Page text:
Ruslan Chagaev’s apple cart tip-over of Nikolai Valuev figured to be just another 100-1 shot whistle-stop on Valuev’s carnival ride, supposedly to Rocky Marciano’s record. From the limited footage I’ve seen, each guy landed some jarring blasts. Chagaev looks like a decent guy to drink a beer with, but I wouldn’t pick him against any of the other major players.
Chagrev‘s surprise victory increased the potential for some excellent contests at the two hundred plus pounds spectrum.
It was nice to see nice guy Chris Byrd get back in the win column, and if he aggressively pursues mid-range contenders he could make some waves and some bucks. But judging from his less than huge performance against game Paul Marinaccio, Byrd faces a bloody déjà vu situation against any of the best big boys. Still, Byrd might have a chance against Chagaev, and he wisely made the first call out to the new belt holder.
Now that Bernard Hopkins against Winky Wright has been formally announced, we’ll set our odds at around an 80 percent chance that fight actually comes off at Mandalay Bay in July. If it does, it will be more exciting than cynics predict, though not without justification. Pride will count more than styles, and both well-experienced men will crank it.
Upcoming in June, Ricky Hatton and Jose Luis Castillo have the potential to for a Manny Pacquiao - Erik Morales type scene, one of the best in recent Vegas history. Castillo has at least one more great effort left in him. For Hatton to win it will take the kind of performance that makes an international star.
In these parts, an informal, unscripted sports bar poll offered boxing a positive omen.
After the first game of the Suns – Lakers playoff series, dozens of fans went across the street to the Alice Cooperstown bar and grill. Following the post game show, the main feed on dozens of TVs went to boxing, around 75% of the screens.
Under similar circumstances during the late 1990s, customers would have called for a switch to football or racing. In present day downtown Phoenix, the crowd, many female, was definitely into the fight. It resembled a bar scene during the prime Tyson days.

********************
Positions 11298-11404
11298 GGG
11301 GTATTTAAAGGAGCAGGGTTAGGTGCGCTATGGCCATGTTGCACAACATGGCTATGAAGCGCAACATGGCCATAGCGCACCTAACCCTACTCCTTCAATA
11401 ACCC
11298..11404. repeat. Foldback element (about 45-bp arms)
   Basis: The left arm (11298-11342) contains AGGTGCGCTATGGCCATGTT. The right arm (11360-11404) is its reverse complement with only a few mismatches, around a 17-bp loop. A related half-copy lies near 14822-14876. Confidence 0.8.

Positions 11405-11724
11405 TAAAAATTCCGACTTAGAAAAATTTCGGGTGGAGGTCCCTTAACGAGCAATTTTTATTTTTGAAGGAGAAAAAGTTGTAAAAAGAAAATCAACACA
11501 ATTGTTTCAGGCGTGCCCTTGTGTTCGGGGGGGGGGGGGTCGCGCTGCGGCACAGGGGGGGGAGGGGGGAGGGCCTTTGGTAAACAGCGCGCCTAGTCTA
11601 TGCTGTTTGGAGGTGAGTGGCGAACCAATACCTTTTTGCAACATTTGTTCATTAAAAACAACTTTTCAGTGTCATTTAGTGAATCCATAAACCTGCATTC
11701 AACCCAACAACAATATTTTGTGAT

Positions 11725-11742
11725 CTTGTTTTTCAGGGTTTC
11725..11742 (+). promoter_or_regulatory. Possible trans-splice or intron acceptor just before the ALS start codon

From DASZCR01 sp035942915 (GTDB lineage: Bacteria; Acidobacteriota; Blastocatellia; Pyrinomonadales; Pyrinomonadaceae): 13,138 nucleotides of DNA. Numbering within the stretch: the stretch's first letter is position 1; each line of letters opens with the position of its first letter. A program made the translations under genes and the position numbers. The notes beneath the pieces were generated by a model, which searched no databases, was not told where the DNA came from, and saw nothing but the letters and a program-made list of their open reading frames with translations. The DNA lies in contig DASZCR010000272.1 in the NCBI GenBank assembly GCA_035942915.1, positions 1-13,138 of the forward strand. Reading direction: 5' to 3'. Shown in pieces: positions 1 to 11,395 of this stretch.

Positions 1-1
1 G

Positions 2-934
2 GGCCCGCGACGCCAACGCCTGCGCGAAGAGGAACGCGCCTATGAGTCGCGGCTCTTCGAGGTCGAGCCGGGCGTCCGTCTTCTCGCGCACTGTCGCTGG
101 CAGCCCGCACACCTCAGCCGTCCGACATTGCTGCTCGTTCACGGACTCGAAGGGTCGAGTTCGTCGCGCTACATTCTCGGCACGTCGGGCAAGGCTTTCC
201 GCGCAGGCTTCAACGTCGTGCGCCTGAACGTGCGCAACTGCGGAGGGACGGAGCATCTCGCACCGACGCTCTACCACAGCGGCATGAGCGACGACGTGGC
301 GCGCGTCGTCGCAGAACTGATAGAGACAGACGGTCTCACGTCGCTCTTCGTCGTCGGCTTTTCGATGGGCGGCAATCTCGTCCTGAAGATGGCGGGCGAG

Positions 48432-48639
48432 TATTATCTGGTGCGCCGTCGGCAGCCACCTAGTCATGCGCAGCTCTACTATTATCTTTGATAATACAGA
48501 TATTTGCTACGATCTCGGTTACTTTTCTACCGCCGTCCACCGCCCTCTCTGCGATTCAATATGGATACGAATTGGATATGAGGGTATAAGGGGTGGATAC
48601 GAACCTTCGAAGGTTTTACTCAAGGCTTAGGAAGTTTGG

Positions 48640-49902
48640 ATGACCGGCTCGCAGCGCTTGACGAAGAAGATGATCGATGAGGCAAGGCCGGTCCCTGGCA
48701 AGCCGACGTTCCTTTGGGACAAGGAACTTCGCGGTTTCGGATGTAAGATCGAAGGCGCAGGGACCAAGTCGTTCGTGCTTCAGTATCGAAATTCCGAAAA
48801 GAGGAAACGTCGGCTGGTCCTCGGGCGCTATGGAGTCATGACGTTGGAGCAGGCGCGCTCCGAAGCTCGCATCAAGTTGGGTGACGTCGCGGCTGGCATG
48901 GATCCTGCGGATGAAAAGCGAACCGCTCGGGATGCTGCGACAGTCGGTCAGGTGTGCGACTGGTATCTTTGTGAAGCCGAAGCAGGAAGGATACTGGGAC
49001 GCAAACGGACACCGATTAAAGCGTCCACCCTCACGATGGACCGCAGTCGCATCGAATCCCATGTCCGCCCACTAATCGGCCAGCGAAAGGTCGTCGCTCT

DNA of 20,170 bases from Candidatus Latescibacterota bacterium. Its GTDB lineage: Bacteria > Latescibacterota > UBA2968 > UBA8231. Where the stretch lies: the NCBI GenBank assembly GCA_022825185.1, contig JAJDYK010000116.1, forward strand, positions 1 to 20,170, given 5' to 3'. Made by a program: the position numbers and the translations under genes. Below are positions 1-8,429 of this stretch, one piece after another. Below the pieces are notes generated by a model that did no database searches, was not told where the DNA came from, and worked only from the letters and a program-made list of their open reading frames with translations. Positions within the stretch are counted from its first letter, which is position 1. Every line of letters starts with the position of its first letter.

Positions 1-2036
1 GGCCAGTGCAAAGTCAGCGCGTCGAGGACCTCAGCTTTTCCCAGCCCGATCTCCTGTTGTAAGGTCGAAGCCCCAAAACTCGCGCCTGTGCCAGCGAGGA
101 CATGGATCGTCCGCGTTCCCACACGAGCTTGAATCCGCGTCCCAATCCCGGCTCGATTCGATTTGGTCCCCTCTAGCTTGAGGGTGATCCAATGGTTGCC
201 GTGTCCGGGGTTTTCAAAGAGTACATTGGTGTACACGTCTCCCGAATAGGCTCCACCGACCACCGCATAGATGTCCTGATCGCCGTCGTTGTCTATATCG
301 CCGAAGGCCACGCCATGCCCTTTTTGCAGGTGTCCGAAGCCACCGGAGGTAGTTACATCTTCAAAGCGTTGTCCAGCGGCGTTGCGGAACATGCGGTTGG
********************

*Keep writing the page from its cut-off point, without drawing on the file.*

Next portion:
The broadcast was the much-maligned Contender series. Say what you will: a paying crowd liked the action.
Unless De la Hoya –Mayweather is a scandalous bust, boxing should surf into summer on a consistent wave of Middle American support.
The sport has a decent soul, after all.
Focus on another more vital feather in boxing’s rainbow cap should be considered, looking at recent race relation sports headline confetti.
For me, decades of getting treated with class and consideration by the game’s participants and observers probably doesn’t lie. Most of those at the sweet science’s essence are very decent, color-blind folks.
Scandals and scum will always be with the sport. So will hope, glory, and underdog triumph. It is humanity after all.
Barring the worldwide fistic enterprise’s unlikely collapse, it looks like we’ll be repeating this same mid term progress report for at least a couple more years. On today’s crazed, pissed off planet, that’s stability enough.
The grassroots are always greener on the other side of the ropes.
The next big round is heating up.
Who Should Floyd Mayweather fight next: